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There is, in principle, a simpler approach to the calculation of the dispersion
terms by using the following relationship between the oscillator density
functions (d*g*/d) and the photoelectric absorption coefficient
:^{61}

(23) |

Using experimental values of () one could obtain values for the
oscillator densities from equation (23). However, accurate values for
() are not presently available for all the elements in a useful
range of . Then, the usefulness of an empirical method to obtain
(d*g*/d)_{s}, *g*_{s}, and
based on the experimental values of
() is very limited.

A semi-empirical method has been used by taking the well known approximate functional dependence of ():

(24) |

By choosing the best experimental values for *n* and ()integration of equation (17) should provide reasonably good values of *g*_{s}.
One can substitute, in the general case, equations (23) and (24) in (17) to
obtain:

(25) |

(26) |

Equation (26) has been integrated in the general case by Parratt and
Hempstead.^{36} These authors have expressed their results in the form of
`universal anomalous dispersion curves', which are essentially the
representation of the integral in equation (26) with *n* as a parameter, as a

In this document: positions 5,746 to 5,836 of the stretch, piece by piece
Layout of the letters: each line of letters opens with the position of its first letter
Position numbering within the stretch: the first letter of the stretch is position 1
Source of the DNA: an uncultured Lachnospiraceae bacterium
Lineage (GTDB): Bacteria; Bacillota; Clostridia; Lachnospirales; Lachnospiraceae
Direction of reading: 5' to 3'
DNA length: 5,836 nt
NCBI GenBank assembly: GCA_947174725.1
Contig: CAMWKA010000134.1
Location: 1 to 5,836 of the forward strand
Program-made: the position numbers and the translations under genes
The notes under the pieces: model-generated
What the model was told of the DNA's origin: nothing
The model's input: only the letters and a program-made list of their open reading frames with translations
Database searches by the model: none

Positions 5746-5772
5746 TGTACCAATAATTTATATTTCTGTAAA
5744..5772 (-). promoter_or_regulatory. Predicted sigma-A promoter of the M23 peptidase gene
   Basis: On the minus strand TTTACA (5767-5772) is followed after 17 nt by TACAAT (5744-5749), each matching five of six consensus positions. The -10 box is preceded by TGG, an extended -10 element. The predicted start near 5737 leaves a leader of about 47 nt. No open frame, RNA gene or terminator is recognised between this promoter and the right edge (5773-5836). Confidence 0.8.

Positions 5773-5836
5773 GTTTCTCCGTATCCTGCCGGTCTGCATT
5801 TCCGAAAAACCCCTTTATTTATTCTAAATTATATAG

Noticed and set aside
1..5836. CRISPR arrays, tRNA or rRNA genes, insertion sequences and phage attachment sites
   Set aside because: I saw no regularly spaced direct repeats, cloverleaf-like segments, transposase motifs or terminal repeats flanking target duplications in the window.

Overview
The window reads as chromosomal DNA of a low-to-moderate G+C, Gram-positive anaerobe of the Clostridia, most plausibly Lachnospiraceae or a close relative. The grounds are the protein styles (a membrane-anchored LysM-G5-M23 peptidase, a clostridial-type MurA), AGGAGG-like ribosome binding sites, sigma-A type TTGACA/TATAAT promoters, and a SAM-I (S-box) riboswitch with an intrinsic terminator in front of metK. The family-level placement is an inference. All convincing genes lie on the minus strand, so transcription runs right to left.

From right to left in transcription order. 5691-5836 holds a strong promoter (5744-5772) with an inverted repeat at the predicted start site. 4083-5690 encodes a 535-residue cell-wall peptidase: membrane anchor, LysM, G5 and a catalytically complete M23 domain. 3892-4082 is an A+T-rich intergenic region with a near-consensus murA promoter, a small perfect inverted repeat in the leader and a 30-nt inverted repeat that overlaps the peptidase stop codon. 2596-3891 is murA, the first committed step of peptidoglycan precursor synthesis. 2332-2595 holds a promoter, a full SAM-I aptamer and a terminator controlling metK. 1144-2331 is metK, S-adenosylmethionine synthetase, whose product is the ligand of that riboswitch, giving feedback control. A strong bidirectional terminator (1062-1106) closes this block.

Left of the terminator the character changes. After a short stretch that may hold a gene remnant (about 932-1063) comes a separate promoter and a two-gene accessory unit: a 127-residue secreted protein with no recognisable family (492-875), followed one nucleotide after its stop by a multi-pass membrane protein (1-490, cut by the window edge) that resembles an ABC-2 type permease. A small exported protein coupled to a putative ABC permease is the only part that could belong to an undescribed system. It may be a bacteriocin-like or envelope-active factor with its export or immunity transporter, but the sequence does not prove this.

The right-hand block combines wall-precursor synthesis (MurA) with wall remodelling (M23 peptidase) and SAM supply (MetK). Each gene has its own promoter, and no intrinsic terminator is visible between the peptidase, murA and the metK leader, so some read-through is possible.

function of . When damping is neglected, these curves
are independent of the atomic number and of the electronic shell involved. To
obtain a particular value of , the value on the curve with
the correct value of *n* is multiplied by the oscillator strength calculated
from equation (25). is then obtained by summation through
all *s* = *K*, *L*, *M*, shells. The shape of the curves, reproduced in Fig.
1, is quite instructive. They are qualitatively correct and show that the
dispersion contributions from the various electron shells are rarely negligible,
or, in other words, as Parratt and Hempstead point out, there is practically no
region of normal dispersion.

Since the method used by Parratt and Hempstead is based on experimentally
determined values and uses exact integrations one should expect results in
better agreement with the independent measurements made of the atomic scattering
factor than is the case for the values obtained using Hönl's theory based on
hydrogen-like electron shells. The calculations made by Parratt and Hempstead
for the *K* region of copper and the *L* region of tungsten using only one term
in the oscillator distribution for each electron shell, actually showed a less
satisfactory agreement than Hönl's theory. This rather discouraging result was
attributed by Parratt and Hempstead to (a) the difficulties inherent in the
experimental measurements and (b) neglect of parts of the calculations in
previous comparisons.

In fact, the experimental differences (*f* - *f _{0}*) which they used to compare
their calculations were presumably of a rather low precision, since they were
based on values of

It would be interesting to remeasure the values of *f* using modern techniques
and subtract better values of *f _{0}* as are currently available nowadays in order
to make a definite comparison.

**Copyright © 1981, 1998 International Union of
Crystallography**